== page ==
by Paul Goodman

Imagine for a moment that while the IRA was still waging its terror campaign, Gerry Adams was discovered to be swanning around inside a specially-built fort in Dublin 4 – a part of the city famous for the wealth of its inhabitants.

The comparison isn't perfect.  Adams ended up taking a different path to Bin Laden.  For most of "the troubles", he wasn't hiding from the authorities (indeed, for part of it he was elected to the Commons).  He was living in Northern Ireland, not the republic.  The IRA, unlike Al Qaeda, wasn't an international operation.

But there's something in the analogy.  According to the Times, Bin Laden was living in "a luxury maximum-security compound surrounded by the retirement homes of Pakistani generals, 45 miles from Islamabad".  It was apparently purpose-built, "valued at $1 million but [with] no registered phone or internet connections".

So, then: no hiding-hole in the Tora-Bora mountains, no lonely cave in Wazirstan, no safe house in Quetta.  Instead, a specially-built home placed not in Afghanistan at all, or somewhere formally in Pakistan though where its government's writ doesn't run…but deep in that country's heartland, only 45 miles from Islamabad.

The discovery of a purpose-built IRA safe house in Dublin, during those tense years, would have been deeply embarrassing for the Irish authorities.  Questions would have been asked.  Who knew?  Who co-operated?  Were Ireland's security services keeping track of events?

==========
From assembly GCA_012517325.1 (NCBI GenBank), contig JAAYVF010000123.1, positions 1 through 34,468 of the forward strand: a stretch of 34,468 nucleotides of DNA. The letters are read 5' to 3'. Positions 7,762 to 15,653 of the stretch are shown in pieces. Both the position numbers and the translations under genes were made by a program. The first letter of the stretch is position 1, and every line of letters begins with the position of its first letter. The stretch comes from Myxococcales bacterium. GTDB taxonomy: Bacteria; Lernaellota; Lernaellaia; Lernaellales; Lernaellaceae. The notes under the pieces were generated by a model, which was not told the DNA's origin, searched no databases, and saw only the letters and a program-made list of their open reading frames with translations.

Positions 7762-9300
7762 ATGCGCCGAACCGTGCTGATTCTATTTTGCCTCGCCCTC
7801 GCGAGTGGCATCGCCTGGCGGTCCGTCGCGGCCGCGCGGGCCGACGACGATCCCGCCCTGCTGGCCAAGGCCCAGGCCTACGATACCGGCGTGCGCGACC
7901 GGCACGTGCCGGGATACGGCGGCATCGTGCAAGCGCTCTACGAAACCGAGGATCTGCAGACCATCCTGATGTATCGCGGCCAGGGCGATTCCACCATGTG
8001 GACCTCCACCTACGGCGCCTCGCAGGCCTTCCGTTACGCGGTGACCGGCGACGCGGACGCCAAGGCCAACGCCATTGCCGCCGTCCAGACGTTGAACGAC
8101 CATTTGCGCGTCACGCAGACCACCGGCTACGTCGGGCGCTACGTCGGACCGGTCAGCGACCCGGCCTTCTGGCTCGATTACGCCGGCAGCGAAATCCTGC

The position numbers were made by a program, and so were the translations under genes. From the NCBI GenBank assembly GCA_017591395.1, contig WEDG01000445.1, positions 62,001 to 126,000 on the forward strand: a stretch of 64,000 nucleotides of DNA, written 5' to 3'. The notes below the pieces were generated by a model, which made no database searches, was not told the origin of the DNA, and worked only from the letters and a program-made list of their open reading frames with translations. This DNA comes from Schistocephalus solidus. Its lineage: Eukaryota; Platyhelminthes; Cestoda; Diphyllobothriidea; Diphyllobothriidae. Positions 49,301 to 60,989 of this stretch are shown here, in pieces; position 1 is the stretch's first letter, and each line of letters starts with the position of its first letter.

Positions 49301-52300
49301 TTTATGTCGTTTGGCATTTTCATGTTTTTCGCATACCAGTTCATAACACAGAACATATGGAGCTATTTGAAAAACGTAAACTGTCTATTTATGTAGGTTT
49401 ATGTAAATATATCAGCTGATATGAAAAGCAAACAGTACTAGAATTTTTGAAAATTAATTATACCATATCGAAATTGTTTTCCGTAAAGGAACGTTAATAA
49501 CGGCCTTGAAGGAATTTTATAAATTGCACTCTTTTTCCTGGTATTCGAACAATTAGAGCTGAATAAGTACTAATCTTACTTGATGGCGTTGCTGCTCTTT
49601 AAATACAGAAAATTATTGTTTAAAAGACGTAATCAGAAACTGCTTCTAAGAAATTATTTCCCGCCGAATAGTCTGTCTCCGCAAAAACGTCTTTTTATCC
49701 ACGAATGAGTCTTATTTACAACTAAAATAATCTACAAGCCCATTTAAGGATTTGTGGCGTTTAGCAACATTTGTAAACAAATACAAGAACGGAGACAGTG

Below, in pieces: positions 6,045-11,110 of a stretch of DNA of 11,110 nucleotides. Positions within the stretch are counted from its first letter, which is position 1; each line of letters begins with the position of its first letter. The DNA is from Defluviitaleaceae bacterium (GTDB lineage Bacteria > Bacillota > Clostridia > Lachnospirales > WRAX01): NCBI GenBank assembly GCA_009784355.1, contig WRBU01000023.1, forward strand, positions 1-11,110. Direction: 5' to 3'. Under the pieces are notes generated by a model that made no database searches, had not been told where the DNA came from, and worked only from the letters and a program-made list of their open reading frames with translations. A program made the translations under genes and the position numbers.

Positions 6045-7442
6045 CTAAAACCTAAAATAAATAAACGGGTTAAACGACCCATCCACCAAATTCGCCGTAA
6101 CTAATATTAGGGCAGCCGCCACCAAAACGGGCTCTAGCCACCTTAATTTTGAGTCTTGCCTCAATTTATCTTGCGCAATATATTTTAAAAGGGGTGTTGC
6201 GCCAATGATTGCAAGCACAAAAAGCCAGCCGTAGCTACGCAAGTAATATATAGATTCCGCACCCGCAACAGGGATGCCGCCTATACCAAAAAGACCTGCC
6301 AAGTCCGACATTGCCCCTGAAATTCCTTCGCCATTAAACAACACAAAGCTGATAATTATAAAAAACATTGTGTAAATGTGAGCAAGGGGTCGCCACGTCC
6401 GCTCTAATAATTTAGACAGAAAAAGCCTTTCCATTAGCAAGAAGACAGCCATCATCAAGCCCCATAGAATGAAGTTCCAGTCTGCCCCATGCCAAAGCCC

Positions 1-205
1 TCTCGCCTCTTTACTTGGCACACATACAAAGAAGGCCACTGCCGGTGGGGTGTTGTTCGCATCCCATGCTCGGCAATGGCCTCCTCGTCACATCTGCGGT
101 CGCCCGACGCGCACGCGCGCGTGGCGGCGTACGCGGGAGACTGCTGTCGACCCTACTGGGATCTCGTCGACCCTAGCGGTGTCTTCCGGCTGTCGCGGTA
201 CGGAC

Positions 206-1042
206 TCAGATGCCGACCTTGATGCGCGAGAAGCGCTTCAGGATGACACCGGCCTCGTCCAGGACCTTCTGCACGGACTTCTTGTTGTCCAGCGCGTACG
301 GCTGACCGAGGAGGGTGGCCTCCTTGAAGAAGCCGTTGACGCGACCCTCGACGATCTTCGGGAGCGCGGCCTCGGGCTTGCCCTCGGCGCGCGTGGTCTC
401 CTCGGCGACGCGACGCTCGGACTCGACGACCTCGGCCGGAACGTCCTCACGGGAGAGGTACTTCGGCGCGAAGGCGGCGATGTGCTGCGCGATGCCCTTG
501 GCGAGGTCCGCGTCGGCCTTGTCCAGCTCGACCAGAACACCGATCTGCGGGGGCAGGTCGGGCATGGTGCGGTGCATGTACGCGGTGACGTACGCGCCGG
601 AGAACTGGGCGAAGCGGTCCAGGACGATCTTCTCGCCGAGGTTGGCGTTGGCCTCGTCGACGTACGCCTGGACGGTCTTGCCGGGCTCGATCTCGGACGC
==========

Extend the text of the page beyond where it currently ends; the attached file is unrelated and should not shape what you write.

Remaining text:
If so, did they inform their British colleagues, and if so when?  Did any politicians know?  And so on.  The same sort of questions apply now, since Bin Laden seems to have been holed up in a house specially built for the Al Qaeda leadership.

I'm not sorry that Bin Laden is dead.  If I'd friends or family who'd died in 9/11, I'd doubtless be thrilled.  It's understandable that the news is being greeted rapturously in America.  But truth be told, the killing of Bin Laden won't make all that much difference to Al Qaeda, given his marginalisation during recent years.

Indeed, he may be useful to that movement as a martyr.  All in all, the news tells us less about Al Qaeda than it does about the riven, fissured, chaotic condition of Pakistan.  It would defy belief to claim that no-one among Pakistan's sprawling security service establishment knew what was going on.

If you doubt it, ask how much the country's authorities would have been told about the Bin Laden operation in advance.  The country's High Commissioner suggested earlier this morning that they weren't told at all.  That may not be right, but any tip-off will have been severely restricted.